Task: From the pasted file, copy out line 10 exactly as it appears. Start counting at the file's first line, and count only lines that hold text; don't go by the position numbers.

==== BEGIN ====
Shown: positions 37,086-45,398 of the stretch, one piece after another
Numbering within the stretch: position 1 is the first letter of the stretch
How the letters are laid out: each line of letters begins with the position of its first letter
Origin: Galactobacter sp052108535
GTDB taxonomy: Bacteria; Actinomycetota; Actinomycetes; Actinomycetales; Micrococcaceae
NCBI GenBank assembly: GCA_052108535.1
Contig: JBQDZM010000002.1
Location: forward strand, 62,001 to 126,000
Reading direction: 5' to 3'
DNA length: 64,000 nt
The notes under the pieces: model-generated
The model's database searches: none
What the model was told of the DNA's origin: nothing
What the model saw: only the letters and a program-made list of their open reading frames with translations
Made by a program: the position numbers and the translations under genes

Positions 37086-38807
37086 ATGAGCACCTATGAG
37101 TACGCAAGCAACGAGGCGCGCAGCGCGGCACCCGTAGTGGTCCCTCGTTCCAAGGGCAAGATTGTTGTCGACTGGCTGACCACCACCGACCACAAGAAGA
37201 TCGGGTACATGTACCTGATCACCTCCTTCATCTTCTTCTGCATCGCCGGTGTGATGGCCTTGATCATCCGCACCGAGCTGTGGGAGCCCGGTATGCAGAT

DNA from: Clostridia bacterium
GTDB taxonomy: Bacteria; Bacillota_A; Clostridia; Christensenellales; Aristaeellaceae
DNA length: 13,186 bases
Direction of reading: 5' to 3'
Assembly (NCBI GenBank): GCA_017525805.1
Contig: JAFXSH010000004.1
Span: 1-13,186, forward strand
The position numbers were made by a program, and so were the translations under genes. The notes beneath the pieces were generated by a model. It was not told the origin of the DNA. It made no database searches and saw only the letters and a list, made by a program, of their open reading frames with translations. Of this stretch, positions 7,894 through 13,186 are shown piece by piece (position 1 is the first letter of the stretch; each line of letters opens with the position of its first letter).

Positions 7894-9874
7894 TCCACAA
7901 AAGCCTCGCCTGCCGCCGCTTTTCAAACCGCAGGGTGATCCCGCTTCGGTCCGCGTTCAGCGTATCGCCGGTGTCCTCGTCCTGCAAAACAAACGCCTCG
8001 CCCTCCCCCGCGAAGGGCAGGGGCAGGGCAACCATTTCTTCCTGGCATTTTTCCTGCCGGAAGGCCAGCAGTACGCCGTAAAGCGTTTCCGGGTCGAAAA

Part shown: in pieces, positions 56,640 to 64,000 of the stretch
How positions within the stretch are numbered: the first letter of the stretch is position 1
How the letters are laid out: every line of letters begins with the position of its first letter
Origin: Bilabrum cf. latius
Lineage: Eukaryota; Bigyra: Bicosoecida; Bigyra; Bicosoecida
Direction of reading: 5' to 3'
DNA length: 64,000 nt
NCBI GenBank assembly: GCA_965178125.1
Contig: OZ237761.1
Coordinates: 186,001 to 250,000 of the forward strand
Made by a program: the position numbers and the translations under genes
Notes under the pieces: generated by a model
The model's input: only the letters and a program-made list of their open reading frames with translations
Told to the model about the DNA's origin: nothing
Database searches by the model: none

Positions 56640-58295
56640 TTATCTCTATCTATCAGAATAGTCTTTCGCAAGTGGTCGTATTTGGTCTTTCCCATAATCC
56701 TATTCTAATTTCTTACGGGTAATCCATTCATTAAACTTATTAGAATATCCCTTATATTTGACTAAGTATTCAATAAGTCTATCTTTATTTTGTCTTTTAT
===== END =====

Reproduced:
DNA length: 64,000 nt